Sydney H. Nicholson

Photo of Sydney H. NicholsonSir Sydney Hugo Nicholson MVO (9 February 1875 – 30 May 1947) was an English choir director, organist and composer, now chiefly remembered as the founder of the Royal School of Church Music (RSCM) and the compiler of The Parish Psalter.

He was born in London and educated at Rugby School, New College, Oxford and the Royal College of Music, where he studied the organ. He then served as organist at Barnet Parish Church (1897–1903), Carlisle Cathedral (1904), Lower Chapel, Eton College (1904–1908), Manchester Cathedral (1908–1919), and Westminster Abbey (1919–1928).  Along with maintaining his organist posts, he edited the Hymns Ancient and Modern supplement that was published in 1916.

Something momentous would have to occur to persuade most away from playing the organ at the prestigious Westminster Abbey, but such was the case with Nicholson who was so concerned at the sad state of choral music in the parish churches throughout the country that in 1927 he founded the School of English Church Music (now the RSCM), in the hope of rectifying the problem.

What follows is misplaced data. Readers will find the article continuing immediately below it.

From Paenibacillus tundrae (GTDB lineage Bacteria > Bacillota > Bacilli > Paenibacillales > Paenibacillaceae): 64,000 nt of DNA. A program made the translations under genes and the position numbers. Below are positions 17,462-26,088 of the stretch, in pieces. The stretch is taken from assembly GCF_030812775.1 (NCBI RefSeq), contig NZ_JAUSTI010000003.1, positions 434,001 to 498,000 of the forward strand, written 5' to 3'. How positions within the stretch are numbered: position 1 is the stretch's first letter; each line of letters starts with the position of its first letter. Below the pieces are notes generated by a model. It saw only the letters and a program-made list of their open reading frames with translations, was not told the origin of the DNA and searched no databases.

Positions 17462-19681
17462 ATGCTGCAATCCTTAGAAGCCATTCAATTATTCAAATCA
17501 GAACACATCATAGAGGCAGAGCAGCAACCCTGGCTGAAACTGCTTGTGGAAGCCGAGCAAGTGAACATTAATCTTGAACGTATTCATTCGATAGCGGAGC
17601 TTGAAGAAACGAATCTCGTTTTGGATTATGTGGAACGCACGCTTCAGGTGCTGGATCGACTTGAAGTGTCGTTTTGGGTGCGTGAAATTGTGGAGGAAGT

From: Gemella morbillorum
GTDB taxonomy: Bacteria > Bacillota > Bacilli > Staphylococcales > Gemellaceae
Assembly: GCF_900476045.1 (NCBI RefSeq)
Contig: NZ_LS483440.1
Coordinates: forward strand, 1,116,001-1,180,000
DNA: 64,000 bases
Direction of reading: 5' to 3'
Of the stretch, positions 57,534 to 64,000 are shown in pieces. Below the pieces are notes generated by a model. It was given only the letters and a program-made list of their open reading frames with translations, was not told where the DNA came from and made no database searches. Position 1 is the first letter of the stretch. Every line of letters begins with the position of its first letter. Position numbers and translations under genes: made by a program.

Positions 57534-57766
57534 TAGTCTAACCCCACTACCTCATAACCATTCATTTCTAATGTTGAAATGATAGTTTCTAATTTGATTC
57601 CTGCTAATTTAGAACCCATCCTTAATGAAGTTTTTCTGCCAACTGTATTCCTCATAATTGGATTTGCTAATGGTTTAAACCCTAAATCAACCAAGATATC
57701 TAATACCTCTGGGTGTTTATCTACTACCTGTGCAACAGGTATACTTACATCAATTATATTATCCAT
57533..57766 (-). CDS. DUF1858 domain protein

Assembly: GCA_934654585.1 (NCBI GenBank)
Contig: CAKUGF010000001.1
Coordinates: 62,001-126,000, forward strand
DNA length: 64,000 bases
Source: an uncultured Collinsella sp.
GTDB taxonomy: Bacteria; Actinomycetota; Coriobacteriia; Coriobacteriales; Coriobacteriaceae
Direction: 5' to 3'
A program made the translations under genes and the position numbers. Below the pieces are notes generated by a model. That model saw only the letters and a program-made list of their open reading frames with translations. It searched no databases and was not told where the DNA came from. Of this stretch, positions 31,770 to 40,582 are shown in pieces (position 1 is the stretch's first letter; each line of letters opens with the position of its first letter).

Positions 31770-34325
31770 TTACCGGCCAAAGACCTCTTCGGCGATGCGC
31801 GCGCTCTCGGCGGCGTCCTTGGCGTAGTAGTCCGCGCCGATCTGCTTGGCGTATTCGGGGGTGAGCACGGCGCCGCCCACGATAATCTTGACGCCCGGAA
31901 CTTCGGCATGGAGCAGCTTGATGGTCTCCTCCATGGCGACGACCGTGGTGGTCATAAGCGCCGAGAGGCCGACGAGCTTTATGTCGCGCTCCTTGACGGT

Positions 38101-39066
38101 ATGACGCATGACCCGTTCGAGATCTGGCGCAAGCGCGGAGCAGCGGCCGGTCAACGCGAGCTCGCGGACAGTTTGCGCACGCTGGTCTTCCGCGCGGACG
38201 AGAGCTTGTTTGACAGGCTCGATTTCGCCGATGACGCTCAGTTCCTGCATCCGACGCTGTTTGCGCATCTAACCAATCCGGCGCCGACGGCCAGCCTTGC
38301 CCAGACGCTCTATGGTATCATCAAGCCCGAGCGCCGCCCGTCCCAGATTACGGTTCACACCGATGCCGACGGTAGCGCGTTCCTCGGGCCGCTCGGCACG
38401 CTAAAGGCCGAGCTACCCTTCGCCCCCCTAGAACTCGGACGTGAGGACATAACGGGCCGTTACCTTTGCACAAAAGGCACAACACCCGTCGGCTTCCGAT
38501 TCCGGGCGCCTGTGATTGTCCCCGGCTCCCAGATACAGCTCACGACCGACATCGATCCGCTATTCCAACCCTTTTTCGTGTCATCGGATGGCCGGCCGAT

One of Nicholson’s most successful compositions for parish choirs was his Communion Service in G, which was widely sung, especially in Anglo-Catholic churches, until recent times.  His anthem, “Beloved, Let Us Love One Another” was composed for the marriage of H.R.H. Princess Mary with the Viscount Lascelles. D.S.O. in Westminster Abbey on February 28, 1922.

In addition to having edited Hymns Ancient and Modern, still the standard hymn book in many Anglican churches, Nicholson wrote several hymn tunes. Of these, the most famous is Crucifer for the popular processional hymn “Lift High the Cross”. In 1928 he received the Lambeth DMus, and a decade later he was knighted for his services to Church music. He died at Ashford, Kent at the age of 72, and was buried at Westminster Abbey.